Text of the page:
Initially, the solitude at this stony palace caused me much uneasiness; I used to feel as if a heavy burden on my chest was bearing me down. I, therefore, tried to remain away from the place as much as possible, working late and returning only in the night to sleep.

But after a week, I developed an overwhelming attraction for the palace. It is very difficult to describe my condition, and people would have found it unbelievable anyway. It was as if the whole house, like some living matter, was slowly enticing me in its embrace.

Perhaps the process had started from the very moment I had stepped into the house, but I clearly remember the day when I consciously experienced this allurement.

It was the beginning of summer, and the market was dull; I had not much work to do. A little before sunset, I settled comfortably on an easy chair on the lowest step of the river stairway. Shusta River, then, was almost dry; the sandy bank on the other side appeared painted in colours due to the changing hues of the setting sun. On my side I could see the pebbles glistening under the clear and shallow waters. There was no breeze. The still sky was laden with the sweet scent of basil and mint wafting from nearby woods.

The sun dipped behind the mountains, and a shadow fell over the day. I felt an urge to go around the countryside on horseback, and I was about to rise to put my plan into action when I heard sounds of footsteps on the stairs. I turned back but saw nobody.

I dismissed the sounds as a truant played by my ears and returned to my musings. But immediately I heard sounds of a number of footsteps now as if quite a few people were hurrying down the steps. I experienced a thrill mixed with fear. Although I could see no one in person, yet I felt as if a group of women had come to bathe in the Shusta River on this summer evening. In spite of the Shusta banks being engulfed in silence and not a sound emanating from the desolate palace, I could still distinctly hear the light-hearted banter of the maidens as they rushed past me without even noticing my presence. I was invisible to them just as they were invisible to me. The Shusta waters were still as before, yet I heard the sound of agitated waters as if flapped by several hands; I could hear the maidens laughing and playfully tossing water at one another, and sprays of water shot up to the sky.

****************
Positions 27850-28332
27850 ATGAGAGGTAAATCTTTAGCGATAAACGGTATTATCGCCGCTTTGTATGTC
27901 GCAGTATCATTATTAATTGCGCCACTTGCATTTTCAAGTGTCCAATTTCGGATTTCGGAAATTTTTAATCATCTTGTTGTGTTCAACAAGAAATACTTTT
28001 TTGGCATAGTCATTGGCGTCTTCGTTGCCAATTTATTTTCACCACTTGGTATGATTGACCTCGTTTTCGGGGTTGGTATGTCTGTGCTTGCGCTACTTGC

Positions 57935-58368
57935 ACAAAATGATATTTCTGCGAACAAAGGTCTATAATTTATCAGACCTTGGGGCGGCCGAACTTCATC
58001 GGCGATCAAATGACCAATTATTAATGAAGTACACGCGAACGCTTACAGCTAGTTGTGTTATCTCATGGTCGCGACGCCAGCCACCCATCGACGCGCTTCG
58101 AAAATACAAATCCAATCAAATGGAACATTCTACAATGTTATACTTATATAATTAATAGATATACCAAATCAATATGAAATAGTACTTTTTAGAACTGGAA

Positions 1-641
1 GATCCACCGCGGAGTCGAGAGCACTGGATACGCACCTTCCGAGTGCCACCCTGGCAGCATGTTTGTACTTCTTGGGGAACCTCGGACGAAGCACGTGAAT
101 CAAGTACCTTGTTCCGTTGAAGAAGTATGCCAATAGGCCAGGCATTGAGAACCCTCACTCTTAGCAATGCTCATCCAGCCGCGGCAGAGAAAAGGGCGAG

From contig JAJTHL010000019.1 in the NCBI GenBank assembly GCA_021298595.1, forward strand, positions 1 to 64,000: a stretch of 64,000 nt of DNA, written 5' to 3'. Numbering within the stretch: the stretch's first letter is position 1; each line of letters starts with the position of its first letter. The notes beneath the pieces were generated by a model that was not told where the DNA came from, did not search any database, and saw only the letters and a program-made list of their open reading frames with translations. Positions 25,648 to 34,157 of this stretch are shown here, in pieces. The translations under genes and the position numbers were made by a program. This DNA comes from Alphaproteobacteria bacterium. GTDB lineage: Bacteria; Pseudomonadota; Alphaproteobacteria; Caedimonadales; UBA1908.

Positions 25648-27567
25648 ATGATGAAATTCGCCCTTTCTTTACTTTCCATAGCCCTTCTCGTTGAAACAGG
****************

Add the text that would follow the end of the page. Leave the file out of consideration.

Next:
A shudder ran through my whole body; I cannot say whether it was due to fear or excitement. I felt a deep urge to see, but there was nothing to see; I thought if I listened carefully I would be able to hear their conversation clearly, but all I could hear were the sounds from the woods. It was as if a black veil hung before my eyes, separating me from 250 years into the past. If I picked up enough courage to lift a corner of the veil, all I saw was impenetrable darkness.

A sudden gust of breeze stirred up the Shusta waters, and the whole forest land, silhouetted against a twilight sky, seemed to wake up all at once from a bad dream murmuring in unison. Call it what you may, a dream or a reality, but the 250-year-old past which had appeared before me faded instantly.


Some useful links for
your career:

  • Union Public Service Commission - www.upsc.gov.in
  • IIT-Kharagpur - www.iitkgp.ac.in
  • Indian Statistical Institute - www.isical.ac.in
  • Indian Institute of Technology Madras - www.iitm.ac.in
  • Indian Institute of Management, Ahmedabad - www.iimahd.ernet.in
  • Indian Institute of Mass Commission - www.iimc.nic.in
  • IIT Bombay - www.iitb.ac.in
  • Indian School of Mines, Dhanbad - www.ismdhanbad.ac.in
  • Birla Institute of Technology, Ranchi - www.bitmesra.ac.in
  • Central Institute of Fisheries Nautical and Engineering Training - www.cifnet.nic.in
  • Indian Institute of Information Technology, Allahabad (Deemed University) - www.iiita.ac.in
  • Central Marine Fisheries Research Institute, Kochi - www.cmfri.com
  • Tata Institute of Social Sciences, Mumbai - www.tiss.edu